U.S. President Donald Trump tweeted Thursday morning that the 2020 Presidential election would be the "most INACCURATE & FRAUDULENT" election in history and suggested delaying the Nov. 3rd election until "people can properly, securely and safely vote".
Under the U.S. Constitution, only Congress can determine the time and manner of the election. The president has no authority to postpone the election.
The Constitution also states that an outgoing president will leave office on Jan. 20 following the election year - even if an election does not take place.
In a break with some of Trump's previous tweets, many high-ranking Republicans disagreed with the president's tweet.
Senate Majority Leader Mitch McConnell told Georgia NBC station WNKY: “Never in the history of the country, through wars, depressions and the Civil War, have we ever not had a federally scheduled election on time. We’ll find a way to do that again this Nov. 3.”
Rep. Kevin McCarthy, the Minority Republican leader in the House of Representatives, also reiterated the presidential election should go forth as scheduled.
"Never in the history of federal elections have we ever not held an election and we should go forward with our election. No way should we ever not hold our election on the day that we have it," McCarthy told CNN.
Senate Majority Whip John Thune also told CNN he disagreed with the president's tweet.
"I think that's probably a statement that gets some press attention, but I doubt it gets any serious traction. I think we've had elections every November since about 1788, and I expect that will be the case again this year," Thune said.
Republican Senator Marco Rubio of Florida said to CNN: "I wish he hadn't said that, but it's not going to change: We are going to have an election in November and people should have confidence in it."
Texas Senator Ted Cruz also said to CNN: "Election fraud is a serious problem we need to stop it and fight it, but no the election should not be delayed."
Senator Chuck Grassley of Iowa also told CNN: "All I can say is that, it doesn't matter what one individual in this country says. We still are a country based on the rule of law. And we must follow the law until either the Constitution is changed or until the law is changed."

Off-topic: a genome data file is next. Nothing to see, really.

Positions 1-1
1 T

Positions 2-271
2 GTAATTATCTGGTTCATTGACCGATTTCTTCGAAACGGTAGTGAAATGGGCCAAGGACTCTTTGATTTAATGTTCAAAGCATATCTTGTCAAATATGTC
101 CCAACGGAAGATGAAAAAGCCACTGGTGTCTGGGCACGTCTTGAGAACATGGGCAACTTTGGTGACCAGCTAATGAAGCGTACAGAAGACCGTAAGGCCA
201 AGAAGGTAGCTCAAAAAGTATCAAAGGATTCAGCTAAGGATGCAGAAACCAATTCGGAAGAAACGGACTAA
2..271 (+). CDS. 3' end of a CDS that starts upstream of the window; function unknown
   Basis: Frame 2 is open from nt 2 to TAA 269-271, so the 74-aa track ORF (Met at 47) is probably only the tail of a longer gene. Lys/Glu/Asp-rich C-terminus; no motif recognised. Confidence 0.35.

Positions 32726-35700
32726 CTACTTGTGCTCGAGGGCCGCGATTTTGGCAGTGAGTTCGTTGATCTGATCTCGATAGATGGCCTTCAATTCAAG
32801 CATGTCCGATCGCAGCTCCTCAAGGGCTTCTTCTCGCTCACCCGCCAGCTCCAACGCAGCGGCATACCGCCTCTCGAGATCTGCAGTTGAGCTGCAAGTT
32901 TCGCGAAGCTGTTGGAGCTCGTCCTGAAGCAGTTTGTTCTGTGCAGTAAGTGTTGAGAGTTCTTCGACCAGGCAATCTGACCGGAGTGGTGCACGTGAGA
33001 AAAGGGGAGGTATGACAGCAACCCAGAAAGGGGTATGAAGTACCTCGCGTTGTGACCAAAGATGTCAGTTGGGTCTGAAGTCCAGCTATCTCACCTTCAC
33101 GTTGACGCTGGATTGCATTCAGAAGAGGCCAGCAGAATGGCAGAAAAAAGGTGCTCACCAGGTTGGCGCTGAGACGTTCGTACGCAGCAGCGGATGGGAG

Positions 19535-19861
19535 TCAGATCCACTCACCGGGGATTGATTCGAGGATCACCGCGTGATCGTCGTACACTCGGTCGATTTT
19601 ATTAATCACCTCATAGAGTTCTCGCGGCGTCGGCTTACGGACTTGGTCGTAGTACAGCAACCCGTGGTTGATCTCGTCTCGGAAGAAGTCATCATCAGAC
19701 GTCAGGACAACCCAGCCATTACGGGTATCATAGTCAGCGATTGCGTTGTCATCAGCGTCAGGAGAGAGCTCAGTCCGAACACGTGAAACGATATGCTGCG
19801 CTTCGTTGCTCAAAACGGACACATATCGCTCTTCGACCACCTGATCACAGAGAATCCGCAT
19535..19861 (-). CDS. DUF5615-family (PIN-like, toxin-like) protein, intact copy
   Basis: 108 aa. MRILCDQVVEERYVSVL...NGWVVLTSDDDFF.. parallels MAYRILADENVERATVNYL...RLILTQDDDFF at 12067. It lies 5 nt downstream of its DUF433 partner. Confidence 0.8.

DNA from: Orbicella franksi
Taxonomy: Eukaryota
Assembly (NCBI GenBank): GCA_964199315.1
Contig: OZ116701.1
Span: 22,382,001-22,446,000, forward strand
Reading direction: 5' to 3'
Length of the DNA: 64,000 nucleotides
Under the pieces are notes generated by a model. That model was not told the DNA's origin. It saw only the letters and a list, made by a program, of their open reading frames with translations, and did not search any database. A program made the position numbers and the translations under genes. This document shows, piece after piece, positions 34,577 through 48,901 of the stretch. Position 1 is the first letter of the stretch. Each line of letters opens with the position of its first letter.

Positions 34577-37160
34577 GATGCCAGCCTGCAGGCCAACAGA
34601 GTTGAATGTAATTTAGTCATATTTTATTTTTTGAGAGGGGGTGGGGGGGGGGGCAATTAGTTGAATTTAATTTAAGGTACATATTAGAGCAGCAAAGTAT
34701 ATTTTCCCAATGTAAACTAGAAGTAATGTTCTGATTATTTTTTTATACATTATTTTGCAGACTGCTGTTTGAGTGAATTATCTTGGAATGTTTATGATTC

Senator Lindsey Graham, a South Carolina said to CNN: "I don't think that's a particularly good idea."
"Moving Election Day would seriously jeopardize the legitimacy of the election. Federal, state and local officials need to continue to work hard to ensure that Americans can vote safely, whether by voting early or on November 3."
Republican Rep. Adam Kinzinger of Illinois retweeted the President, but added the comment: "Reminder: Election dates are set by Congress. And I will oppose any attempts to delay the #2020Election."
At a later White House press briefing on Thursday, Trump defended his tweet.
A few months ago, Democratic presidential challenger and former U.S. Vice President Joe Biden had claimed that Trump would attempt to delay the election.
In response, Tim Murtaugh, the Trump campaign's communications director, issued a statement saying:
"Those are the incoherent, conspiracy theory ramblings of a lost candidate who is out of touch with reality. President Trump has been clear that the election will happen on November 3rd."
Trump's tweet appeared the same day as the late Congressman John Lewis' funeral. Lewis spent his life fighting for voting rights for African Americans.
Democratic Rep. James Clyburn of South Carolina tweeted: "The President’s suggestion of delaying the election on the day we lay John Lewis to rest is the most despicable affront to his memory & legacy. Americans will rise up & continue John's fight for unfettered access to the ballot box. Our voices will not be silenced."
Source: CNN and CGTN